When it comes to reliable, safe and extremely durable thermal insulation, mineral wool has no equal and for many years has not been knocked off the podium of the most popular building materials. This is because it combines excellent thermal, acoustic and fire protection parameters, and on top of that its properties remain unchanged despite the passage of years. However, a discerning investor will notice that there are two varieties of it on the market. What is the difference between stone wool and glass wool, and which will be a better choice?
In examining the essence of the matter, it is necessary to start at the very beginning – and literally, since the fundamental differences between the two groups of products stem from the way they are manufactured. At the heart of stone wool, as the name suggests, are rock components, such as basalt, gabbro and dolomite, as well as recycled mineral briquette. As for glass wool, the hint also lies in the product itself – this variety is made from quartz sand and glass cullet. The raw materials are melted at a high temperature and pulped, after which, with the help of a binder, concrete products are formed from them: slabs and mats (in the case of stone wool, also loose shreds called granules). Stone wool needs less binder, while glass wool, because the fibers are parallel to the surface, requires more binder. The percentage of binder in the final product has a direct bearing on the performance of both materials.
A few words about the properties of wool
Thermal insulation and fire resistance
When thermal comfort is taken into account, both materials fare really well, with a slight indication in favor of glass wool. Comparing wools of the same density, the glass variant boasts a slightly lower thermal conductivity. The λ coefficients for glass wool reach the order of 0.030 W/mK, while for the most energy-efficient stone wool – 0.033 W/mK. This is all thanks to the greater amount of binder that was used at the production stage. However, going further in the consideration, pleasant warmth can turn into a burning trouble, because the more binder, the lower the resistance to high temperatures. Of course, both solutions are non-flammable products (fire reaction class from A1 to A2-s1, d0), but stone wool makes up for lost points here – it copes well when the mercury column reaches up to 1000°C, while glass wool can withstand temperatures up to 600-700°C.
Moisture resistance and mechanical strength
Moisture is one of the biggest enemies of a healthy building – it works silently, and the effects may not even be visible for many years. Since water conducts heat very well, soggy insulation – regardless of its type – is worse at protecting a building from energy loss. To prevent this, both types of wool are soaked in special substances that protect the material from absorbing water, but the higher density of stone wool puts it ahead in the race to be the most reliable. Glass wool, even after drying, will lose its original parameters to a considerable extent. Stone wool, on the other hand, will return to its former shape, and its parameters will remain at a consistently high level.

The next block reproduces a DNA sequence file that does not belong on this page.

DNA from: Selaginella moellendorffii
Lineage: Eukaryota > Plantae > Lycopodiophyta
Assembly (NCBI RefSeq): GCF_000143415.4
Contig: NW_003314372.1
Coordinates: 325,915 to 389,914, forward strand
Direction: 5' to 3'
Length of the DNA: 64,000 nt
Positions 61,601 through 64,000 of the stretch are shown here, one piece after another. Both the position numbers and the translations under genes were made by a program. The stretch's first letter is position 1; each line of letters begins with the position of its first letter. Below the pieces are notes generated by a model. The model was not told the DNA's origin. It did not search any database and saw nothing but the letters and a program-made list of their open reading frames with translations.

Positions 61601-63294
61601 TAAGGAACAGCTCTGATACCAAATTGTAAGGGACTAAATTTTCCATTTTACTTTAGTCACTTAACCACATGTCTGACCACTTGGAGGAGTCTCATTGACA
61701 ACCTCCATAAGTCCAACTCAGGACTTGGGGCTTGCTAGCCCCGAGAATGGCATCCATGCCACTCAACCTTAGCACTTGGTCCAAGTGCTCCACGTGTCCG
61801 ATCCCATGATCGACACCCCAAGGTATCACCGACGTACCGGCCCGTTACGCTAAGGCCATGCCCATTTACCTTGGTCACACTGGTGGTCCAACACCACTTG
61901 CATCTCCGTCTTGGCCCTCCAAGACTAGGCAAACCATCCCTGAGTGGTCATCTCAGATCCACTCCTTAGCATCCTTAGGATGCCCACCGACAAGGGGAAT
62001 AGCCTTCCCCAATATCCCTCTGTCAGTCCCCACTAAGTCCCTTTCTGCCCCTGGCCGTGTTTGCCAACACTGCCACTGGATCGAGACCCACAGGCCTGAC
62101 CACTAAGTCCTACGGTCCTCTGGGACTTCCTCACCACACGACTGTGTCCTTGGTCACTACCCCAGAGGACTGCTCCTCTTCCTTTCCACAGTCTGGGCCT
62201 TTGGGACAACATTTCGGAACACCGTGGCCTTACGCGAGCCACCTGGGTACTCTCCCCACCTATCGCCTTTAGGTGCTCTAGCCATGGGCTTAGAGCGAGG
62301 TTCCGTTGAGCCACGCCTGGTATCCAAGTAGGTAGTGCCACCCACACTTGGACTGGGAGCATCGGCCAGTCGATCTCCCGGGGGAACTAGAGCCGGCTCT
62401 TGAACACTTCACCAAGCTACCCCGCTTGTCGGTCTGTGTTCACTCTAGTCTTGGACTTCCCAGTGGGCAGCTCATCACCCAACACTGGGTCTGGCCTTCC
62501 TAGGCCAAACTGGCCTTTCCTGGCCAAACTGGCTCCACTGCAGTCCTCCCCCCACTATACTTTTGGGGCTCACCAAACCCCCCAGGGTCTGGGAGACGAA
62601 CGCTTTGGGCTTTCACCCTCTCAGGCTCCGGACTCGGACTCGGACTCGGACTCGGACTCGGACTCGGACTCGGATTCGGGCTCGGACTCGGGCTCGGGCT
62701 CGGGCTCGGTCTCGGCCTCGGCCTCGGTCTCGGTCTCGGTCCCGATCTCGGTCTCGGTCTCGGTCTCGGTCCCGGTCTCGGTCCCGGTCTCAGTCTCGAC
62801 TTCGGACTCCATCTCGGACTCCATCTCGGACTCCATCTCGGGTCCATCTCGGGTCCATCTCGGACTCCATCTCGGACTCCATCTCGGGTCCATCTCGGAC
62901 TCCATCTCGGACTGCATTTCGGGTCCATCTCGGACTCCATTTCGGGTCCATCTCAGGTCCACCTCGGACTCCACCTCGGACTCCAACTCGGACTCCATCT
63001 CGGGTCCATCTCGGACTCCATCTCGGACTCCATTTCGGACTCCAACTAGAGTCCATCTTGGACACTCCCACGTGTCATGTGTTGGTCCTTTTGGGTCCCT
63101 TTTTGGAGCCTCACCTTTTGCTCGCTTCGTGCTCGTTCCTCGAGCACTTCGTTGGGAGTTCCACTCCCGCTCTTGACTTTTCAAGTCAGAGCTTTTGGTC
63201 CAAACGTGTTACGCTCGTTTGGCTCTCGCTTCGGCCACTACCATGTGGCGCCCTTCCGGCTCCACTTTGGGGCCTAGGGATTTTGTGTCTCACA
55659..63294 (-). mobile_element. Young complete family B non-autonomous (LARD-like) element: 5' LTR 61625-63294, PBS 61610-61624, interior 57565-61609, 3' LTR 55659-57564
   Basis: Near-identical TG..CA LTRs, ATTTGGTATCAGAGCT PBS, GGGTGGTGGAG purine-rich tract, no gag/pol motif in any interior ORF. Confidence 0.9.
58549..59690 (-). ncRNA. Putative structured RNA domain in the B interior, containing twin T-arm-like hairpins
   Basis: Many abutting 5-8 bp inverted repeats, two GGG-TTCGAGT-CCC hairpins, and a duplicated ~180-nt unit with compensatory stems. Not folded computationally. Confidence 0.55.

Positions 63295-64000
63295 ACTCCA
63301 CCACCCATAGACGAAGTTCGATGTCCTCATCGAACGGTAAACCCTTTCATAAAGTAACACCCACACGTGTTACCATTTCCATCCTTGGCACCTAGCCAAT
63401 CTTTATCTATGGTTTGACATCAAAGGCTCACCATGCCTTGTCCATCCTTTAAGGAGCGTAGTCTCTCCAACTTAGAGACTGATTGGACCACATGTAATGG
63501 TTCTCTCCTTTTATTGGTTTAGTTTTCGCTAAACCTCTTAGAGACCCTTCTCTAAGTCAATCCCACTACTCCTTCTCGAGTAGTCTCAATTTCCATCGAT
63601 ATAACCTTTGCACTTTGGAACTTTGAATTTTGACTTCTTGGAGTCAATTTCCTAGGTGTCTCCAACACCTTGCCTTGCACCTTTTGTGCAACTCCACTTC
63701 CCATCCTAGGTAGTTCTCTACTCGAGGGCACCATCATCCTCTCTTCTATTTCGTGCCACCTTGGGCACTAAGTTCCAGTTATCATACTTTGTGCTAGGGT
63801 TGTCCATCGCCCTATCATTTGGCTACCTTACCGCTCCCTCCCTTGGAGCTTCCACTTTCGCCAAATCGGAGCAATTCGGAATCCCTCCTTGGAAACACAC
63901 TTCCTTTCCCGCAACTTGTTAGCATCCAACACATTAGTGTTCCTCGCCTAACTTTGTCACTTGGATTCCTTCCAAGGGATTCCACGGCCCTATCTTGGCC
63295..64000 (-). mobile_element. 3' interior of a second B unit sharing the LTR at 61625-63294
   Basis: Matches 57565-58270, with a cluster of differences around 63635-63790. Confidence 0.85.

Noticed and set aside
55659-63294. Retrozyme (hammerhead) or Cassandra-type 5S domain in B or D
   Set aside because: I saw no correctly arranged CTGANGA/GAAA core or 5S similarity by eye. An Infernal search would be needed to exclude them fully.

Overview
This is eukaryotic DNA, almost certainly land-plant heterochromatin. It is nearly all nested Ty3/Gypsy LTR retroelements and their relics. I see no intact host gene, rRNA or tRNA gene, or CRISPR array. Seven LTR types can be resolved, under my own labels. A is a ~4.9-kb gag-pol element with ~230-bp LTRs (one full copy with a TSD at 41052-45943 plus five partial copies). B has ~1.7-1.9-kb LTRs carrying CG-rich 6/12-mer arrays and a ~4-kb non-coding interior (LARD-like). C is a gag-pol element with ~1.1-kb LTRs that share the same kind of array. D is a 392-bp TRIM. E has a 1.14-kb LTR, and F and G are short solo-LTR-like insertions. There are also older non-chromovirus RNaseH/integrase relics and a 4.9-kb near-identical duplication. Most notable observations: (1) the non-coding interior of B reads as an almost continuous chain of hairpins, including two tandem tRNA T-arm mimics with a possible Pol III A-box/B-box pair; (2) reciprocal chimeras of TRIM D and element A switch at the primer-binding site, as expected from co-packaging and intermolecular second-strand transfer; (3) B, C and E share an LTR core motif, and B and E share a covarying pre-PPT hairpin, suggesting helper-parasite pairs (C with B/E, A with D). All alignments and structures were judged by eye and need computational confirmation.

In the case of mechanical strength, we can point to a tie, because the competitors are in different competitions. Due to its higher density and greater stability, stone wool is an excellent solution for flat roofs, as well as for floor and ceiling insulation. Glass wool is lighter and more flexible – it is worth using where you want lightweight and soundproofing, such as in a partition wall.
Glass or stone – that is the question!
It is said that less is better – but in choosing a building’s thermal insulation, it is worth having a whole range of options and adapting the solution to the structural requirements, external conditions and the purpose of the building.
How does it work in practice? When insulating a pitched roof, reinforced with full boarding, and covered with heavy materials, it is worth betting on glass wool, thus avoiding additional load on the structure. If, on the other hand, the project assumes sheet metal sheathing, stone wool may prove to be a better solution, which, due to its higher density, will more effectively dampen noise, for example, from rain or hail.
Mineral wool is a material in the category of those that provide peace of mind for years to come. It stands for warmth, silence and safety, helps to erect energy-efficient buildings, and on top of that has a significant impact on lowering utility bills. EKOnomic and EKOlogic at the same time – whether you bet on the rock or glass variant!
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